SodaStream operates a factory in the West Bank

SodaStream operates a factory in the West Bank

SodaStream has refused to comment on claims that UK retailer John Lewis removed its products from shelves after being targeted by pro-Palestinian protests.

The Israel-based company, which has been criticised by charity groups for operating a factory in the occupied West Bank, told just-drinks today (7 July) it would not comment on “speculation”. John Lewis stopped selling SodaStream's home carbonation kits last week, citing falling sales.

John Lewis said in a statement that is has stocked Sodastream for the past four years but, "in light of recent sales levels, coupled with a new direction for our cook and dine assortment, we’ve taken the decision to no longer stock the range".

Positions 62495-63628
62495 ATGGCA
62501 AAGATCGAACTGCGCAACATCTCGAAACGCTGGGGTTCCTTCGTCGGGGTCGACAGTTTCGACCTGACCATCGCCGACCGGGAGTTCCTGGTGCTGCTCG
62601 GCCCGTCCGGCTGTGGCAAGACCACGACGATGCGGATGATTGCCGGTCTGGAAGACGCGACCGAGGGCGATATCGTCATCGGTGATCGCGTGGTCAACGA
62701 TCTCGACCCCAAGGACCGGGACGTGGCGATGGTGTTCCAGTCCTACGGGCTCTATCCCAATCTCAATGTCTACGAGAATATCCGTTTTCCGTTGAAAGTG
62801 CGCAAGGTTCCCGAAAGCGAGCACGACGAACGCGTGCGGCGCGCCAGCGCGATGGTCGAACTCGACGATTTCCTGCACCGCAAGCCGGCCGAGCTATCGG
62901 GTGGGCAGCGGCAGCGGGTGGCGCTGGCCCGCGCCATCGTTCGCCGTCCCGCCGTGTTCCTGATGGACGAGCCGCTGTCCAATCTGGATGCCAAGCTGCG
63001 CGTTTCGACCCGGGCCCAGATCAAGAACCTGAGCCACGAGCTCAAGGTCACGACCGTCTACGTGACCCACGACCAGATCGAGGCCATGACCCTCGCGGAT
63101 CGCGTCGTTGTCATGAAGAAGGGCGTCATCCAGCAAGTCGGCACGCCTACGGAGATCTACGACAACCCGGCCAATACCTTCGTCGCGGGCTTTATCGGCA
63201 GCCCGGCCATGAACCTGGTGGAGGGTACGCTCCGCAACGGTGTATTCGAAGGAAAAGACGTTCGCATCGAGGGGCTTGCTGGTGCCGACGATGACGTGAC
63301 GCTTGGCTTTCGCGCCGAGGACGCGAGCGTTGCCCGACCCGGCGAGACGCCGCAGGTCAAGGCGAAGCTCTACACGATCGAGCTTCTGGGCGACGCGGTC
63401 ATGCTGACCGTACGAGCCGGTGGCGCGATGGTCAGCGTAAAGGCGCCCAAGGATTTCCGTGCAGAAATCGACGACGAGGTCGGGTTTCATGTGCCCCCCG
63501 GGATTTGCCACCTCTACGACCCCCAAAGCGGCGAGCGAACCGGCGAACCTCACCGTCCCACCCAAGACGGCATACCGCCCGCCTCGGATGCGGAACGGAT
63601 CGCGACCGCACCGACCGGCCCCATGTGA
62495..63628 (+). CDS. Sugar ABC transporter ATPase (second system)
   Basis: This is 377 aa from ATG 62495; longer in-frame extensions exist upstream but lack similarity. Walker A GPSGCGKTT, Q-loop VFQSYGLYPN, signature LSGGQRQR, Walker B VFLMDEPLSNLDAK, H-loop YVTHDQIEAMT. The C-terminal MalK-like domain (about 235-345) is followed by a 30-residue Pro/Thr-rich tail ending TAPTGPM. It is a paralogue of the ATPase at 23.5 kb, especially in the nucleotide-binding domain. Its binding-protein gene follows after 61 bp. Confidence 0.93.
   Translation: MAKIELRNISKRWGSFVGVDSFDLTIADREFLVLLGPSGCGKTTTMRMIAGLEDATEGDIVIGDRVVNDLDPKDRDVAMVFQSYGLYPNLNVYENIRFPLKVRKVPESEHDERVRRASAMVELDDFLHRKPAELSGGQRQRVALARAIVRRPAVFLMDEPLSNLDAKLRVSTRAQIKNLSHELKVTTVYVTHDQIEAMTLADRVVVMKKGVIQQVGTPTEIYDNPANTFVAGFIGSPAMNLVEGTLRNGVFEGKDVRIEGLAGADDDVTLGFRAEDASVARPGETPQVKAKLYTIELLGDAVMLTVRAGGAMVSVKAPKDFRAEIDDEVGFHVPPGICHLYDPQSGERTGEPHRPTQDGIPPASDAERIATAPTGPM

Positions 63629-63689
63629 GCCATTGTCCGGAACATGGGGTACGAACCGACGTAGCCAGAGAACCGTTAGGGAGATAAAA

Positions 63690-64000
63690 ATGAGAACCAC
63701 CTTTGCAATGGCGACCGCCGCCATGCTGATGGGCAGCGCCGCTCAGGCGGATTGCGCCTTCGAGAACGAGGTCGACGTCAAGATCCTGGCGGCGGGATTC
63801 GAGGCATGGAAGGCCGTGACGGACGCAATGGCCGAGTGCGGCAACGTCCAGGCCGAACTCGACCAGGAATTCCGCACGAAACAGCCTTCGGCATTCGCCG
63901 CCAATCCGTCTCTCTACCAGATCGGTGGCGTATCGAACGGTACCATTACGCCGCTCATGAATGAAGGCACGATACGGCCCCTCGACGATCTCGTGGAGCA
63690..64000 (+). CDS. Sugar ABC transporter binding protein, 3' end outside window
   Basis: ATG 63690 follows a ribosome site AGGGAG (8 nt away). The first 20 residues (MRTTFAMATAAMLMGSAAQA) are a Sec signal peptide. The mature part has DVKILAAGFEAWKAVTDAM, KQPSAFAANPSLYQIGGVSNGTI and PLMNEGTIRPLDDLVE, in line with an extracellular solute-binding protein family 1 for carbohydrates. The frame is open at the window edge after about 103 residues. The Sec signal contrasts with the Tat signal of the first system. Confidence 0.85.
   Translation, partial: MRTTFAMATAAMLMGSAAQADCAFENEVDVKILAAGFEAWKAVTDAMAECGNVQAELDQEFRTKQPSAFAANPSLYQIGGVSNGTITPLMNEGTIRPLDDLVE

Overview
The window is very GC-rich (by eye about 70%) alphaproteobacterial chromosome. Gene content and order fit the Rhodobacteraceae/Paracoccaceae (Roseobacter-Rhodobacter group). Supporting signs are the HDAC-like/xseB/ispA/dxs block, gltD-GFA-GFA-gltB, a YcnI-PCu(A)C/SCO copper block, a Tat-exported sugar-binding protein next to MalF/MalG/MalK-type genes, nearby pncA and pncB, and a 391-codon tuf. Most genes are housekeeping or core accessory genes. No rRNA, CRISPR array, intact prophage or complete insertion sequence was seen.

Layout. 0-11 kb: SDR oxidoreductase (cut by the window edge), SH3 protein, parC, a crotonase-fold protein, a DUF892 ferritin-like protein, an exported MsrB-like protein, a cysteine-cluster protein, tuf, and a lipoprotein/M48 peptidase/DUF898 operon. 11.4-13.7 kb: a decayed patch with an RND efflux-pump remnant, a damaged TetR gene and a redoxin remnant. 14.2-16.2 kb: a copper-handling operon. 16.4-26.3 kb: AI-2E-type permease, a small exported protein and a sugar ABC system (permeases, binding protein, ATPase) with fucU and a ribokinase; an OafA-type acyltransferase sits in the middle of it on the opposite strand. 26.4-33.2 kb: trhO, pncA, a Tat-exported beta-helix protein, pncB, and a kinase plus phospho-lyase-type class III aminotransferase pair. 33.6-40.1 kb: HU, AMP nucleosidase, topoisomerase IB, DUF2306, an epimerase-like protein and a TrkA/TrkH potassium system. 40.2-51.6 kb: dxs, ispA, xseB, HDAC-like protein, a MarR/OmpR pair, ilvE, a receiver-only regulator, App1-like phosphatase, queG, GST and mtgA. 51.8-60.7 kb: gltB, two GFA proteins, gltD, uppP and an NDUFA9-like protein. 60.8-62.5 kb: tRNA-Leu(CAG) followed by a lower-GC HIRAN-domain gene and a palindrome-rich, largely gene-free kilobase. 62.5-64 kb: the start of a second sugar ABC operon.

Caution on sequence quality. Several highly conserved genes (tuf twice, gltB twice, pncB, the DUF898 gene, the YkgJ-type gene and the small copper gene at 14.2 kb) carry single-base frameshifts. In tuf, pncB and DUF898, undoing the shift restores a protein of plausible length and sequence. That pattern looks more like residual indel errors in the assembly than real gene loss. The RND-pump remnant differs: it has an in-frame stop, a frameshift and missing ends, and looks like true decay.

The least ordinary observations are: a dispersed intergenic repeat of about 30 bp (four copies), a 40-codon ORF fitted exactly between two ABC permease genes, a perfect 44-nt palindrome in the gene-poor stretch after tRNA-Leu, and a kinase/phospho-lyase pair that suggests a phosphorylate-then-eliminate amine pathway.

The Palestine Solidarity Campaign (PSC) claimed the move as a victory following fortnightly Saturday protests outside John Lewis’ flagship Oxford Street store in London. It also welcomed the closure of a Brighton SodaStream store last week that was the target of weekly Saturday demonstrations.

“The double blow dealt to SodaStream this week should serve as a warning to other settlement companies - their business is not wanted here,” the PSC said in a statement.

SodaStream told just-drinks the Brighton "EcoStream" store was a test project and the company has decided to focus on “other channels, specifically on retail distribution partnerships”.

In February, SodaStream brand ambassador Scarlett Johansson quit a role with Oxfam over her support for the drinks company. Oxfam claims SodaStream's West Bank factory, which employs Palestinian workers, contravenes international law.